Moving a Mile a Minute – Frenetically Speaking
Too much on the brain, just like a hard rain, beating against a window pane, roaring like a freight train, wonder how I remain sane, from this throbbing mental strain. Work pace is pushing me, oh so frantically, things that I may not see, could suddenly injure me, better off pain free, best to slow it down for health and safety.
This vignette in verse is an impression of the response many of us might have to our busy lifestyle and stressful work routine. Going about our daily activities in a pell-mell fashion can certainly lead to poor job performance, stress-related distraction and possible injury. The World Health Organization (WHO) states “Mental health problems and other stress-related disorders are recognized to be among the leading causes of early retirement from work, high absence rates, overall health impairment, and low organizational productivity.”
Work-related psychosocial risks concern the design and management of work to address issues of work-related injuries, stress, violence, harassment and bullying. “Psychosocial risk factors” sounds complex, but it’s mostly thinking about the best ways to create a positive sense of community at work that encourages listening and cooperation between everyone from leadership to the front line. When we slow down to consider an individual’s mental and physical health and safety, we can actually increase productivity.
In a white paper published by Wellnomics®, titled Psychosocial risk factors: what are they and why are they important, the the authors describe seven key psychosocial risk factors and supports much of what we’ve been talking about in our safety blog posts. They cite studies where ergonomic interventions have influenced psychosocial risk factor reduction by increasing supervisor awareness about musculoskeletal problems through training, proactive workstation evaluations, modifications, and early treatment.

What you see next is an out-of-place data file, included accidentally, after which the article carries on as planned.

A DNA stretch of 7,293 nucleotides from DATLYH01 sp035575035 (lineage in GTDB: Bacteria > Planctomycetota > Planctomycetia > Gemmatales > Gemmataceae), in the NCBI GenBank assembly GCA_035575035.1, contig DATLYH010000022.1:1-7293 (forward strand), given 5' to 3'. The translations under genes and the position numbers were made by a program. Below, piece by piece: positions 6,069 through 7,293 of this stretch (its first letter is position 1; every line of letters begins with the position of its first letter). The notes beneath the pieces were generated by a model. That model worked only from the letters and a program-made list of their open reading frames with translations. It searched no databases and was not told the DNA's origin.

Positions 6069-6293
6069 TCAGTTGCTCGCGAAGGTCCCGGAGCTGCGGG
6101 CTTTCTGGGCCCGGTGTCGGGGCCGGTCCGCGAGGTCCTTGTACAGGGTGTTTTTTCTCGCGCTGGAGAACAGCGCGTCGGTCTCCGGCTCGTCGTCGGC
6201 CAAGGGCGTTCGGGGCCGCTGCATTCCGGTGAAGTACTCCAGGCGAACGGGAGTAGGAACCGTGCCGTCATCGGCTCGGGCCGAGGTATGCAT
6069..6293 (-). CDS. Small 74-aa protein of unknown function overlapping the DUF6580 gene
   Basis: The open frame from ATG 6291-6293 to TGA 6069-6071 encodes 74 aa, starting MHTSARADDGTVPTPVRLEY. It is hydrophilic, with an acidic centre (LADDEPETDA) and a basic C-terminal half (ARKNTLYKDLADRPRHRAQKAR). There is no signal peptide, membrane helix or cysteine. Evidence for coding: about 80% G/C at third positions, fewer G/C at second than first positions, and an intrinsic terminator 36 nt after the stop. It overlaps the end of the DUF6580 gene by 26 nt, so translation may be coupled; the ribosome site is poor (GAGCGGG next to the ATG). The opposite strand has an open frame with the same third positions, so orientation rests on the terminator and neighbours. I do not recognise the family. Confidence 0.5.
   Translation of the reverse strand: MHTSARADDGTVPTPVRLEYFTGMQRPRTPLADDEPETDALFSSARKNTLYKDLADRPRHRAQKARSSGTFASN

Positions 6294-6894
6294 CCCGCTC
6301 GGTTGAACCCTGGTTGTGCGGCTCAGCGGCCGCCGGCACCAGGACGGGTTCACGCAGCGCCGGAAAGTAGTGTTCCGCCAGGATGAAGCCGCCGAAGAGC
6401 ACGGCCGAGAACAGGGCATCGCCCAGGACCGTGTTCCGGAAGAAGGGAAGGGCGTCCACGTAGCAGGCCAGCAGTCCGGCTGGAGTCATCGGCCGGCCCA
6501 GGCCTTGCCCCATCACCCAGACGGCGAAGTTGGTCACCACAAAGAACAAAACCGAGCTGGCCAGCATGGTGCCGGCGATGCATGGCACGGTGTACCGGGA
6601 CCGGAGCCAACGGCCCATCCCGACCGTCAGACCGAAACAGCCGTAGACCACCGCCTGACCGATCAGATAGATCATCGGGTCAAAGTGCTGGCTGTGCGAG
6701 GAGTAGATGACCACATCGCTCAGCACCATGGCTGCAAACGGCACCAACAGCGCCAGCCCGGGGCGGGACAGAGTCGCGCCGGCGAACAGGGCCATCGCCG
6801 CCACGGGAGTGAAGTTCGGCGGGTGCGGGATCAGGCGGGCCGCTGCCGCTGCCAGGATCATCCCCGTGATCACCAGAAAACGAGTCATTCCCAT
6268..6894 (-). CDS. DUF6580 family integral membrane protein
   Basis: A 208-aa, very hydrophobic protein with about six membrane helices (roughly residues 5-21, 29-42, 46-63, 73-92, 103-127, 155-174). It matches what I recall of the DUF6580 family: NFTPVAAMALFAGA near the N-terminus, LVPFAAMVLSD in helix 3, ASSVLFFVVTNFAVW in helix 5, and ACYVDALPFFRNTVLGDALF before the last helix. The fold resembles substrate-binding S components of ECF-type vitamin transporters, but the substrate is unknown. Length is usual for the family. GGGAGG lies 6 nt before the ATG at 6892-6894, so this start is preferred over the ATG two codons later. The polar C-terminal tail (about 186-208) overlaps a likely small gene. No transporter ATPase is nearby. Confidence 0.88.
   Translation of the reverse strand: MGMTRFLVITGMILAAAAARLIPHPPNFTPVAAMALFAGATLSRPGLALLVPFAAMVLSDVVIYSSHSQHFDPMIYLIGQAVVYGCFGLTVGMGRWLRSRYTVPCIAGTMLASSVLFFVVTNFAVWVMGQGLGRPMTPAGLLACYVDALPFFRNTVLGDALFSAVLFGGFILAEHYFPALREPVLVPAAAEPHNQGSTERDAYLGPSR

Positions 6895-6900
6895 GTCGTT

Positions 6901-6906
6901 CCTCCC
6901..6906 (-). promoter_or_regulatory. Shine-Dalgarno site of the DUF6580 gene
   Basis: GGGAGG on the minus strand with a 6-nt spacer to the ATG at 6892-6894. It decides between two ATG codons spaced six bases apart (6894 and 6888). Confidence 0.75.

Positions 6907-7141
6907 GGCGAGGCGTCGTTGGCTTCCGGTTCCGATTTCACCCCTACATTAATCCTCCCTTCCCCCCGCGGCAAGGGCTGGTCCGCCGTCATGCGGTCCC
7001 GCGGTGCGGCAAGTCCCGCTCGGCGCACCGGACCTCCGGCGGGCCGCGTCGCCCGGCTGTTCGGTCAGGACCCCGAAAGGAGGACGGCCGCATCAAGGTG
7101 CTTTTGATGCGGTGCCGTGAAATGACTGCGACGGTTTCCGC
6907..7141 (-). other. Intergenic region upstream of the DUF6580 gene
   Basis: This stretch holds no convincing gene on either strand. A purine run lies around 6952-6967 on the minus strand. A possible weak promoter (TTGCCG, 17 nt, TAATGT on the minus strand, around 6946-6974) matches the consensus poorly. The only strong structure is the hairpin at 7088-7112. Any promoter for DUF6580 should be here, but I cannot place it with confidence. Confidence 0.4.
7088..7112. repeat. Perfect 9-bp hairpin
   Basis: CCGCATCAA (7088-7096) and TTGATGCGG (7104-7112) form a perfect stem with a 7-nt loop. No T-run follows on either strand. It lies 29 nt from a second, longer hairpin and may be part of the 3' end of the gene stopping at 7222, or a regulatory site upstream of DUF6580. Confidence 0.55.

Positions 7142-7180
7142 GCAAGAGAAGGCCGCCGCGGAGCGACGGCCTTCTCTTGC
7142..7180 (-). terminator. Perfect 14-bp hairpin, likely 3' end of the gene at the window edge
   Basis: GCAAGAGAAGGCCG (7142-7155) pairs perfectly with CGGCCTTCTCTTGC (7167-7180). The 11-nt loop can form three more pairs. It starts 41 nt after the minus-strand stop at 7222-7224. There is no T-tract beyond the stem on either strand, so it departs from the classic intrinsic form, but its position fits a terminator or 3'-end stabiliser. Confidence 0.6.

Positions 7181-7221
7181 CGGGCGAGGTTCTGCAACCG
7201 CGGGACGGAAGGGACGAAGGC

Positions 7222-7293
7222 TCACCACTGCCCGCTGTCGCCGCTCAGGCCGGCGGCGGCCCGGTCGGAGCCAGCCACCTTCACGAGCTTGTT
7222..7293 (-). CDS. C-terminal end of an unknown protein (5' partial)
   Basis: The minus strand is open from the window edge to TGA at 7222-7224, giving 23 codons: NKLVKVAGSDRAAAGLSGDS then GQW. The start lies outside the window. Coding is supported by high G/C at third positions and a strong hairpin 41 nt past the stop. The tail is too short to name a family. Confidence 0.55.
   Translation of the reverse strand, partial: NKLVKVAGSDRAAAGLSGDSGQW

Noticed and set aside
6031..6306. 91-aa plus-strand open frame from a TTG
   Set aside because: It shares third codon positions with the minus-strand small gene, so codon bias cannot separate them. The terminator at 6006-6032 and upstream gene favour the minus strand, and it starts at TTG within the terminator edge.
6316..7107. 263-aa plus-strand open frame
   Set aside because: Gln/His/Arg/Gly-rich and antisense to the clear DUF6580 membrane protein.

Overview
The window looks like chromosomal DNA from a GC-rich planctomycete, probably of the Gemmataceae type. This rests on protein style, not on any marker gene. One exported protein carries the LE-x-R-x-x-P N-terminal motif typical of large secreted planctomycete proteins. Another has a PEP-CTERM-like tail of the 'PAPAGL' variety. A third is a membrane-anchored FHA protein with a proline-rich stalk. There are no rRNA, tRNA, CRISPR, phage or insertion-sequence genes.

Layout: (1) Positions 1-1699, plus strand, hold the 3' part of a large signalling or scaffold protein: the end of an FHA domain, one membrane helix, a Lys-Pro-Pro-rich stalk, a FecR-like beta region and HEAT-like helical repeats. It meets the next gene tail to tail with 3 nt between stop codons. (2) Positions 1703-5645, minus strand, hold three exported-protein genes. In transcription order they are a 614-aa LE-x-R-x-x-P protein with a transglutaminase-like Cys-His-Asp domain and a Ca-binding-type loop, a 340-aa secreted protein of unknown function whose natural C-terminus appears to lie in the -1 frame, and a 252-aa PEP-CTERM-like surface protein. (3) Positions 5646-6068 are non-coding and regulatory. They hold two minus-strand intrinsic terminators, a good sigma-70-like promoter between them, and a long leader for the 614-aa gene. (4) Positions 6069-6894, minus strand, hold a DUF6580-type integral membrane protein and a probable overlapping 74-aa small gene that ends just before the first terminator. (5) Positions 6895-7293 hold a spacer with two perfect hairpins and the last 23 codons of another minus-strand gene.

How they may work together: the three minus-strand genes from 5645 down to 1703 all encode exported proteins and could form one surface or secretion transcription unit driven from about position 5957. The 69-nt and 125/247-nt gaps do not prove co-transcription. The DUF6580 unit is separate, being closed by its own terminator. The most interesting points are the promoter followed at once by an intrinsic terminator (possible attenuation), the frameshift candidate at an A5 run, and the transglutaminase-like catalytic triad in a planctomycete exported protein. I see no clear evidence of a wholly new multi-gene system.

Those seven key psychosocial risk factors correspond well with the thirteen psychosocial factors identified by the Canadian Centre for Occupational Health and Safety’s Guarding Minds At Work program which found that “sound scientific evidence shows that when businesses adopt policies and programs to address psychological health and safety, they incur between 15% to 33% fewer costs related to psychological health issues.”
The WHO webpage on occupational health also provides a number of free documents on psychosocial risk factors and hazards and MEMIC has posted several blogs which touch upon psychosocial factors as well as other aspects of employee health and safety. For more information, check out these posts: Human Error; What Employees Really Want; Promoting Personal Care Can Increase Productivity and Profitability; Employee Safety and Wellness Run Hand-In-Hand; Small Events, Large Consequences; Affecting Employee Choices; Behavior Based Safety: What Is It and Why Could It Be Right for My Organization?; Safety Leadership: Talk the Talk, Walk the Walk.
By Greg LaRochelle